I am a Bike Club volunteer

Shawn Gaetano, Tulsa Remote Transfer

Shawn GaetanoHow does Bike Club help kids with the skills to be future entrepreneurs?

A recent Tulsa transplant thinks he knows.

Tulsa Remote, the program to bring remote workers to Tulsa, caught Shawn Gaetano's eye over a year and a half ago. Gaetano was living in Cleveland, OH working in IT. He wanted a new challenge and created his own tech start-up with two other partners. They started Solace Vision, which is AI for video game development.

But he also wanted a new place to call home. That's when Tulsa Remote popped up on his radar.

"I was looking for somewhere that would be more helpful to what we were building," said Gaetano. "A lot of the big names come up: LA, New York, San Francisco, and Austin. But Tulsa looked really interesting to me because of the affordability and the technology start-up ecosystem."

"I visited Juneteenth weekend here to speak on a panel and fell in love."

Since his arrival, Gaetano has had an awesome experience and received funding for his start-up.

His move coincided with a new activity too. "I had just started riding mountain bikes in 2021," explained Gaetano. "It was an awesome new hobby."

Shawn GaetanoAround the time he picked up the mountain bike, Lance Miller with Bike Club reached out with a volunteer opportunity at Hawthorne Elementary.

The timing of picking up a mountain bike and volunteering was perfect. Gaetano enthusiastically told me what it meant to him. "Just being able to share that joy and excitement with these kids has been an incredible experience. It's been a really cool way to share that passion with these kids."

Gaetano lamented not having this growing up in Scranton, PA.

"Having Bike Club growing up would have been cool", said Gaetano. "Not just for friendships and lifelong bonds with other kids, but also for knowing adults and mentors."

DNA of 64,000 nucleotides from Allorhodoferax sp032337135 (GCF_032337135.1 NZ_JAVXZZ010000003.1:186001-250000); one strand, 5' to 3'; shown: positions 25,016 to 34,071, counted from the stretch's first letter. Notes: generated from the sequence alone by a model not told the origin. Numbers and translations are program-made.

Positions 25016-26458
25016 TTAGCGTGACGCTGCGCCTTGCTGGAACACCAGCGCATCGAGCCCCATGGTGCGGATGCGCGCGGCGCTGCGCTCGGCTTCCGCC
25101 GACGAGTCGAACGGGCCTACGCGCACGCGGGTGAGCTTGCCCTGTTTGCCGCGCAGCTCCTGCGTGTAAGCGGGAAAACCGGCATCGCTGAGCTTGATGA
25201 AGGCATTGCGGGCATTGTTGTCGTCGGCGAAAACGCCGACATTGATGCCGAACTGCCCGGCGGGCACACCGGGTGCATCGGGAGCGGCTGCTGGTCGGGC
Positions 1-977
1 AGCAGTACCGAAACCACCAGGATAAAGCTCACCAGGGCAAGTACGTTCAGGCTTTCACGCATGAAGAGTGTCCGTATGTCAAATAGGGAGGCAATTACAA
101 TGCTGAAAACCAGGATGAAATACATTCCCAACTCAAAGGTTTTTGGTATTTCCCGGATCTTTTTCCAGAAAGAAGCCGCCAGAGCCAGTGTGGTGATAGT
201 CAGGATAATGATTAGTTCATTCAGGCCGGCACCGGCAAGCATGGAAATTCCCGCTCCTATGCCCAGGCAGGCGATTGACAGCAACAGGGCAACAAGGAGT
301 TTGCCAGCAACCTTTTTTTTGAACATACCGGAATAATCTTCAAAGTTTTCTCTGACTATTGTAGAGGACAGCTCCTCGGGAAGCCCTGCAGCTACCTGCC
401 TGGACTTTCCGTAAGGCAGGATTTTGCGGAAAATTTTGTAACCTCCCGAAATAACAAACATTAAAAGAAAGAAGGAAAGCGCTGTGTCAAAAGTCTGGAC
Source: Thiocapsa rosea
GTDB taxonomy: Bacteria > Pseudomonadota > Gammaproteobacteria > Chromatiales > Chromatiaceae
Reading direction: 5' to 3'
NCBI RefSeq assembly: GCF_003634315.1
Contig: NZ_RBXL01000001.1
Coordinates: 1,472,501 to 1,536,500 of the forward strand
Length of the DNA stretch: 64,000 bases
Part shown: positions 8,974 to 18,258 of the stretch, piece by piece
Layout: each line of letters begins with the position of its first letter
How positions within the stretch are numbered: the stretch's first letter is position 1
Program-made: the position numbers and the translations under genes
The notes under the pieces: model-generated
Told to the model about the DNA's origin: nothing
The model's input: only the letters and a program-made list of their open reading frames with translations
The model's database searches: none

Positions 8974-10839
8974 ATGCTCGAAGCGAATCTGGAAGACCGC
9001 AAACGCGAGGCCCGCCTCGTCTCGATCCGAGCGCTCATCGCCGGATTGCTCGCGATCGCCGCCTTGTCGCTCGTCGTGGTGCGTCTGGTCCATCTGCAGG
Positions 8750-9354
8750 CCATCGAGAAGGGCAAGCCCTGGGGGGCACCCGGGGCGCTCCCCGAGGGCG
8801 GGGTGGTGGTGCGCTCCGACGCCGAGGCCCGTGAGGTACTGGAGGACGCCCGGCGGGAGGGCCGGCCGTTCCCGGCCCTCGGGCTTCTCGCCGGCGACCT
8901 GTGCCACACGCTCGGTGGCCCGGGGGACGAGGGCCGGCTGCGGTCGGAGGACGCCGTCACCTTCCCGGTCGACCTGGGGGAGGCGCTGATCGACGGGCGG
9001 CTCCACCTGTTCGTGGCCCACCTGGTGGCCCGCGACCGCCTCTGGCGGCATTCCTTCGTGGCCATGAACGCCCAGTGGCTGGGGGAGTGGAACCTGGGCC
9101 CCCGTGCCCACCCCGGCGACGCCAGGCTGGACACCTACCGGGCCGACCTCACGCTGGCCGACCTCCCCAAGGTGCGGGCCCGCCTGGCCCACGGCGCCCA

"It's cool to see friendships born out of Bike Club," said Gaetano.

Gaetano said there are so many other things Bike Club teaches besides riding bikes.

"It's been cool to see the bike skill side, and how much they've improved," Gaetano said. "The social skills too!"

He sees leadership skills develop. He also sees how kids learn to listen as well. What's really fun to watch for Gaetano is seeing kids come out of their shells with their peers and adults alike.

"All of the kids have improved in some way since we started," said Gaetano.

Shawn GaetanoGaetano sees Bike Club through the eyes of a fan of bikes and an entrepreneur. He sees the long-term benefit of how Bike Club benefits the future endeavors of students.

Gaetano says one of the greatest challenges facing Oklahoma is the workforce.

"I think Bike Club molds a significant person," Gaetano said. "Bike Club teaches leadership skills in such a profound way."

Gaetano says he is certain there is a profound difference between a child that participates in Bike Club and one who does not.

"In the long run," Gaetano said, "all of these programs like Bike Club, are teaching these kids the necessary skills they need to be tech entrepreneurs or whatever field they want to work in."

Gaetano summarized the difference programs like Bike Club can make for kids from his own experience.

"I was super shy as a kid," said Gaetano. "And seeing these kids progress, that was super shy at the beginning and then opened up and being awesome kids..."

"Something like that is going to produce really awesome people."

If you'd like to help mentor really awesome people and have a blast while doing it, please contact us.

Read more volunteer stories

Stories by: Andy Wheeler
Photography by: Melissa Lukenbaugh